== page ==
With all people in my Twitter bubble publishing their yearly reviews, I think it is also interesting to write a post as someone who doesn't speak at conferences or run huge open-source packages.
2019 was a massive step for me on every level. In January, my wife and I signed a contract for our new flat where we plan to live for the next years. That sounded odd for many friends as we pay a huge rental fee every month that could easily pay off a mid-sized house within 20 years. Without going into details, I don't believe in the economics of buying a house in general, and we still can't afford the house of our dreams yet. I want to be in a position to take risks with my companies and without debt or a mortgage, that's a lot easier.
In March, I left Europe for the first time in my life. My wife and I went to Hawaii for our honeymoon, where we spent two weeks and traveled with friends around Big Island. If you are into lava, vulcanos, and every possible landscape on earth, that's the island where you should spend some time. The black beach on the picture didn't exist 8 months before we went there. It was caused by the lava in 2018 that changed huge parts of the island.
After traveling with friends for two weeks, we spent a week just with the two of us on Kauai, the oldest of the Hawaiian islands. It's completely different from Big Island and looks like a rain forest. Everything is green, and there are waterfalls everywhere. Beside many chickens, the island is one of the most beautiful places where I've ever been to. In April, we flew back home to prepare our move into the new flat.
Coming back from Hawaii in mid-April, I started my scuba dive education. I did a short test dive on Hawaii, and it was awesome. The classes took place every week, and we got an excellent education over ten weeks. Scuba diving is one of my favorite things to do now, and if you had asked me if I'd ever do that one year ago, I hadn't thought about it. After getting my CMAS* license, I directly attended Nitrox classes–Nitrox is a breathing gas that has more oxygen in it than regular compressed air and reduces decompression issues. If handled properly, it makes scuba diving more safe and enjoyable. But as always in diving: If you break the rules, you'll die. Stick to them, and it's one of the safest sports.
The year was progressing really fast, and in May, we moved into our new flat. Damn, this thing is luxurious, and I still think it's one of the best decisions that I made in the last years.
In July, I went to New York with Marcel and attended Laracon US for the first time. The conference and the city were epic, and I'll try to revisit New York in 2020. It was amazing to visit the city and explore it with my tech-friends from across Europe who also attended the conference.
We also founded our second company together with Spatie in July: Facade.
After getting my scuba diving license earlier that year, I went to Spain for a scuba diving trip in early September. This was a fantastic experience, and we were able to get nine of ten dives into one week. Unfortunately, we missed one because the weather was too insecure and as I mentioned earlier: If you don't stick to the rules with diving, you'll die. During the trip, I also got certified for dives up to 40m–that's the maximum depth for sports-diving as everything below 40m gets really dangerous. Decompression times are higher, and you need to mix in new gases into your breathing gas. I believe you already know the scheme but as always: If you go deeper and don't use new special gases, you die. During the trip, the team around Facade launched Flare, our Laravel specific error tracker.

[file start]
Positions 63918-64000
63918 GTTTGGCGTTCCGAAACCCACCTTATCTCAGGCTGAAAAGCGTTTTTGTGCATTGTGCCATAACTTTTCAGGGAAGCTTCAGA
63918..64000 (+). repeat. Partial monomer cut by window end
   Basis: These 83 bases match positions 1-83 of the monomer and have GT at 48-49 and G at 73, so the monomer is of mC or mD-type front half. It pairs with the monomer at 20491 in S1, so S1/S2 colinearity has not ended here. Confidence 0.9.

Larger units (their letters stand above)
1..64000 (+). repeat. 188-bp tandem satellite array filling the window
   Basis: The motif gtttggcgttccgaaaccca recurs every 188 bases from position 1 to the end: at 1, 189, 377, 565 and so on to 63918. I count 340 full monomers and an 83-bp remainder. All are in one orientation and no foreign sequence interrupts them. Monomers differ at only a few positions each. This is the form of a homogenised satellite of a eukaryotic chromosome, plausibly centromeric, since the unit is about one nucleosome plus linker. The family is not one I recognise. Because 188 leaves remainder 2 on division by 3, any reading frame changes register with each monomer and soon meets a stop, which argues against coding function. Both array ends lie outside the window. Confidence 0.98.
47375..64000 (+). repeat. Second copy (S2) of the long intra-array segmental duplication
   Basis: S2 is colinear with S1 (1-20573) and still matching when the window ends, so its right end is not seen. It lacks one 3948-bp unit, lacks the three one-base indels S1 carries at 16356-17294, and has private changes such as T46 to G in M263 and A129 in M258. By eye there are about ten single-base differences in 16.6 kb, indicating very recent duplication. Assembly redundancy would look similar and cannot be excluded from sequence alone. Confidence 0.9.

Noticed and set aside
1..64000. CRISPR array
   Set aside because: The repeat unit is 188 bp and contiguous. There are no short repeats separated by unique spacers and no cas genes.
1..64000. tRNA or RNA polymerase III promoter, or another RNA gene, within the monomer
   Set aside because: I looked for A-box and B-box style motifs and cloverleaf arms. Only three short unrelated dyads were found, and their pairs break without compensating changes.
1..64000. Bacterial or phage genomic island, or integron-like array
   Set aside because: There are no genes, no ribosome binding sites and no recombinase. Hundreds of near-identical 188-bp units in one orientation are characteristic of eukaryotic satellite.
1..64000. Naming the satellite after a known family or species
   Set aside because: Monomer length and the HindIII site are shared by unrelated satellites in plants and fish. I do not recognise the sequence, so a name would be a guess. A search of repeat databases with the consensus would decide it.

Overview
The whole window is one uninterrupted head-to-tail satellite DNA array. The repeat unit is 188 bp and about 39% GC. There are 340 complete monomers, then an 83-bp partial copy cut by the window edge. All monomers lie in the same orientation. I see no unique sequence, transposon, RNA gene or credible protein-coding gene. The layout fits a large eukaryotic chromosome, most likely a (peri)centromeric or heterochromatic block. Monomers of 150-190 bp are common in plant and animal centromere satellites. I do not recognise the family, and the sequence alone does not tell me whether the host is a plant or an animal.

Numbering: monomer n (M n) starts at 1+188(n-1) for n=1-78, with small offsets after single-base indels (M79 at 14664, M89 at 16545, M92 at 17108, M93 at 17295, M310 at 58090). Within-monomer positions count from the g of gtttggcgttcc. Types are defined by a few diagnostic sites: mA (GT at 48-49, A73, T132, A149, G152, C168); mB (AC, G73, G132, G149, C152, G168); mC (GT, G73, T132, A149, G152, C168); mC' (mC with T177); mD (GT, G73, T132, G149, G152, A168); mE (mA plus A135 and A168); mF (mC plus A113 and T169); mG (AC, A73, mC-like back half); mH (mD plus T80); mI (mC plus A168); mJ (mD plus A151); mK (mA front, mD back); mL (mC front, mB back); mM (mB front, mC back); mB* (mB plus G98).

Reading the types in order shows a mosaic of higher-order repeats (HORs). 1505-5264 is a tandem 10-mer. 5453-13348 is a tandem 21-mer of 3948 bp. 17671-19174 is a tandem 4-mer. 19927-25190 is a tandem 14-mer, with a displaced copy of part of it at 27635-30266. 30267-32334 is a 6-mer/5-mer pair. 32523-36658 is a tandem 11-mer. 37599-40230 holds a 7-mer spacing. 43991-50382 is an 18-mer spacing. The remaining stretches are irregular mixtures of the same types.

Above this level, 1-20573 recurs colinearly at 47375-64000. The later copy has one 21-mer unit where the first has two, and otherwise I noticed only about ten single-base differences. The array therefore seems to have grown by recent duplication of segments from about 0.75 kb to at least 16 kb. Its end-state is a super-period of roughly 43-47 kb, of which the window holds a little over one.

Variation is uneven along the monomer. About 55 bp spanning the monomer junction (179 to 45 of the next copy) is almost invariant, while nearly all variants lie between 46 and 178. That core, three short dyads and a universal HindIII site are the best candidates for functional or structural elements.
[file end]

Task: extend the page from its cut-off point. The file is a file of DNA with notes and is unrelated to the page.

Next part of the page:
October started with a wild juggling challenge on Twitter. Christoph posted a video that he plans to learn the 3 ball cascade now–this is the standard for 3b juggling. I somehow got pulled into a Twitter juggling group, and after a 20-year break from juggling, I started learning juggling tricks. I still juggle daily and practice the first 4 ball tricks at the moment. Since Christmas–my wife got me juggling clubs!–I practice with them, and this is a lot of fun, too.
The rest of the year was planned as usual with client work and improvements for Flare, but Marcel and I somehow managed to release Tinkerwell in November, sold more than 1,500 copies within six weeks, and haven't released Windows and Linux versions yet. We went from idea to 1.0 release in four weeks and wrote the version in Swift, a programming language that we both haven't used before. Oh boy, that was a crazy experience.
I'm really happy about how everything happened this year. I rarely worked more than 40 hours a week, took at least six weeks off, and still spend every Friday in our small office with Marcel, where we think a lot about growing our revenue without spending more time or hiring people. We are already close to our goal of 100,000€/$120,000 salaries, and I think we can reach them during 2020. I started blogging again and love working from home most of the time. Our clients are happy with our partnership, and we'll continue working with them in 2020. I read a lot, played about 2,000 Fortnite games (but stopped in early October because I spend this time juggling now), and invested around 10,000€ into my retirement backup ETF that I'll only need if I don't sell a software company with a multi-million deal within the next 30 years.
In 2020, I want to become independent from client revenue and grow Beyond Code to a software company that makes the life of developers better. We'll reach this step when we cross 250,000€ in yearly income with our product portfolio. I also plan to take scuba diving classes to get closer to my CMAS** license and gain more experience in diving. At the end of 2020, I'd like to juggle 5 balls simultaneously.
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